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Pain as embodied experience : a phenomenological study of clinically inflicted pain in adult patients : a thesis presented in partial fulfilment of the requirements for the degree of Doctor of Philosophy in Nursing at Massey University
This phenomenological study describes the lived experience of pain inflicted in the
context of medically prescribed treatment, explores the meanings of such pain for
patients who endured it and for nurses whose actions contributed to its generation, and
presents a thematic description of the phenomenon of clinically inflicted pain. The
study is informed by phenomenology, both in terms of its premises and orientation,
and its research design and method.
The participants in the study were 14 adult patients, admitted to hospital following
burn injuries, or receiving intravenous chemotherapy upon diagnosis of cancer, and
20 nurses involved in their care. Data collection took place over a period of five
months and included participant observation and compilation of field notes, and a total
of 89 tape-recorded interviews (48 with patients and 41 with nurses). Through the
process of hermeneutic interpretation a number of themes were identified and used to
describe the phenomenon of clinically inflicted pain and the structure of the lived
experience of the patients and nurses concerned.
The phenomenon of clinically inflicted pain is described in terms of four related
themes: 1) the hurt and painfulness of inflicted pain; 2) handing one's body over to
others; 3) the expectation and experience of being wounded, and 4) restraining the
body and the voice. These themes point to the embodied nature of pain experience and
the extent to which the person is involved not only in the enduring of pain but also in
its generation. The broader lifeworld of clinically inflicted pain involves patients in the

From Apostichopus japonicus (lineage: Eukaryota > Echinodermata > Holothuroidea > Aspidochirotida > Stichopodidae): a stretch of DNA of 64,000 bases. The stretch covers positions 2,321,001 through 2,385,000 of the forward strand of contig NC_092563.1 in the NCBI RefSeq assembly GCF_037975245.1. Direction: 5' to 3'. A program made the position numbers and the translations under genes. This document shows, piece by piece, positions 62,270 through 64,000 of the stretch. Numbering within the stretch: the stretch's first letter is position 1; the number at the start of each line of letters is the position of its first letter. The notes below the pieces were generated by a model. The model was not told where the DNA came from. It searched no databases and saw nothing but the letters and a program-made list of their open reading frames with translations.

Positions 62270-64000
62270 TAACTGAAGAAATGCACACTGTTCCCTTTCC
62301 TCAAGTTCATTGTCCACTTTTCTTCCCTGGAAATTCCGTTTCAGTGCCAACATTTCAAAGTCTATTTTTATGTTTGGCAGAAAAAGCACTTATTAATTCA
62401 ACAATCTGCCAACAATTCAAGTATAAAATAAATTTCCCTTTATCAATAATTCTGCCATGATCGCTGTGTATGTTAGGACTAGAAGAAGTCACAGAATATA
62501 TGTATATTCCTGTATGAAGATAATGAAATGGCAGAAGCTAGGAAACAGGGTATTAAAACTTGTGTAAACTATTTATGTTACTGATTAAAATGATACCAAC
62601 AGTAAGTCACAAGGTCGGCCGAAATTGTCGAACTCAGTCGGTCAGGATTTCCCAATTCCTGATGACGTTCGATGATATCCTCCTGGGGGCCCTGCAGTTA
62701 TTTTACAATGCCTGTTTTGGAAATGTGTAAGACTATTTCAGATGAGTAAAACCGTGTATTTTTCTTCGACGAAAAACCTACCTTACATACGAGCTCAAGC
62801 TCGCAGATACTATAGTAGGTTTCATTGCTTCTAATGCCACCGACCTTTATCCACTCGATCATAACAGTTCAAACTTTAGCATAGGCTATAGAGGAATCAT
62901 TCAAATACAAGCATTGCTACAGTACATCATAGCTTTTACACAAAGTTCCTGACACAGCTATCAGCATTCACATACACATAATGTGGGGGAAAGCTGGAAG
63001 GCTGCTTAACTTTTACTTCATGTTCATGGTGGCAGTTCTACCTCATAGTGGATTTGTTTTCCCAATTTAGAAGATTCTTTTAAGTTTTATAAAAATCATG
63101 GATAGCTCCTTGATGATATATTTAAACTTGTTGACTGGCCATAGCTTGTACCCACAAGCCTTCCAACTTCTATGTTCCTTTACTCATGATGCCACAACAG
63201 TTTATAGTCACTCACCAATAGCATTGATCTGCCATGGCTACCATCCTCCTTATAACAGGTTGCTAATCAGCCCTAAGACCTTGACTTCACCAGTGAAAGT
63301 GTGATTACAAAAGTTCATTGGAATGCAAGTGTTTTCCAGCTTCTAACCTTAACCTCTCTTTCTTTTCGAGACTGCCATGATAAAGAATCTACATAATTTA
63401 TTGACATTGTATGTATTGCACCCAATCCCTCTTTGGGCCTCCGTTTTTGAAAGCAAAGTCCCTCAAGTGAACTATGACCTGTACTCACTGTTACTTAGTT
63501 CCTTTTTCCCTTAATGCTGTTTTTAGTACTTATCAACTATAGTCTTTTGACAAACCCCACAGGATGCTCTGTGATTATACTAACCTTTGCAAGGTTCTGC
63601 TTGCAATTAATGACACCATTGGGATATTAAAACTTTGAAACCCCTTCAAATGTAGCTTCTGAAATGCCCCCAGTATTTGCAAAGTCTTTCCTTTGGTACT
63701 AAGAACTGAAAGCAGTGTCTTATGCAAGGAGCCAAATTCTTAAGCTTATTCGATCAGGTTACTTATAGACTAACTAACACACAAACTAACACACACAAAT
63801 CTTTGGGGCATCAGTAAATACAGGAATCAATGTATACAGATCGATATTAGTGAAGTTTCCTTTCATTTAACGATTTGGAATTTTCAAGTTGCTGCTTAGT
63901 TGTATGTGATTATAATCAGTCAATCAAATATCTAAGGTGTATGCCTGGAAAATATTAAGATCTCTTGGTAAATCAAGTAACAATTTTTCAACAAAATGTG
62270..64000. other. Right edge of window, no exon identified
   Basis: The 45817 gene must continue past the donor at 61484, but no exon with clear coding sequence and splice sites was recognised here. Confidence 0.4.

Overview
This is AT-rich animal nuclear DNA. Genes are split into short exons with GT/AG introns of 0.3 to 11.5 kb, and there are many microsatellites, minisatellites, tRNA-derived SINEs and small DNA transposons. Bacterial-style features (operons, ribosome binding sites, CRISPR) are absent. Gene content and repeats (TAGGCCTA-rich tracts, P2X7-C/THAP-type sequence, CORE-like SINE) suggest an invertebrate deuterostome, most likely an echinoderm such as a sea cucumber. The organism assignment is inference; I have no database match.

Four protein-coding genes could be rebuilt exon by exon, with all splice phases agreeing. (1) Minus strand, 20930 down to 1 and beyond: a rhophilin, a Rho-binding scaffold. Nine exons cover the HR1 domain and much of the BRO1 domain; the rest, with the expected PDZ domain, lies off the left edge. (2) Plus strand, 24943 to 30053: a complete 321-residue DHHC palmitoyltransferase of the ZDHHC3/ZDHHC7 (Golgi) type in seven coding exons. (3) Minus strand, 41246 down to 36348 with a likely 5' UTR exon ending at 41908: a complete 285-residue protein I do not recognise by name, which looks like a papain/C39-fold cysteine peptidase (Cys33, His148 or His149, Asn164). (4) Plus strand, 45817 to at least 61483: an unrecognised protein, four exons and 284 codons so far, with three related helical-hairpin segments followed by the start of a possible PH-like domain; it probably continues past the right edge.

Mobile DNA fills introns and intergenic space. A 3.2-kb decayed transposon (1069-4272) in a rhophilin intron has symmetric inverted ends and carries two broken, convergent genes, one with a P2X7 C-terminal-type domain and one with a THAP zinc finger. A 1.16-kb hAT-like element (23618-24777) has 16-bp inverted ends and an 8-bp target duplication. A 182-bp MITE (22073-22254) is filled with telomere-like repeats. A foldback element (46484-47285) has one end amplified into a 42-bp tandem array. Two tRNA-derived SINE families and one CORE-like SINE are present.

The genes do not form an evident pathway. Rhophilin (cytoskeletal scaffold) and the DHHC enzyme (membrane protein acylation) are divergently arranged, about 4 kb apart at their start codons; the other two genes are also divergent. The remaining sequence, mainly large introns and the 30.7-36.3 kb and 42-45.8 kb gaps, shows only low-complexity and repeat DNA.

experience of constituting such pain, often as punishment and almost always as
something unavoidable, and in turn being constituted by their experiences in terms of
losing and seeking to regain a sense of embodied self and of personal situation, and by
changed experiences of lived space and lived time.
Nurses who themselves helped to generate pain, frequently overlooked the patient's
lived exerience and thus the essential nature of inflicted pain as painful, wounding,
and demanding cooperation and composure from the patient. Instead, the pain
frequently became invisible to nurses involved in its infliction, or when it could not be
overlooked or ignored, it was perceived as inevitable, non-harmful, and even as
beneficial to patients' recovery. The strategic responses that nurses adopted to pain
infliction included detachment from the perceived impact and consequences of their
own actions and objectification of the person in pain as a body-object on whom certain
tasks had to be performed. An alternative to the strategy of detachment and
objectification was involvement in a therapeutic partnership between the nurse and the
patient, where shared control over pain infliction and relief helped to sustain trust in
the relationship and preserve personal integrity of the patient and the nurse.
The study points to dangers for both patients and nurses when clinically inflicted pain
is ignored, overlooked, or treated with detachment. It also points a way toward
nursing practice that is guided by thoughtfulness and sensitivity to patients' lived
experience, and awareness of freedom and responsibility inherent in nursing actions,
including those involved in inflicting and relieving pain. The study raises questions
about nurses' knowledge, attitudes, and actions in relation to clinically inflicted pain,
and highlights the need for nursing education and practice to consider the contribution
of a phenomenological perspective to the understanding of human experience of pain,
and the nursing role in its generation, prevention, and relief.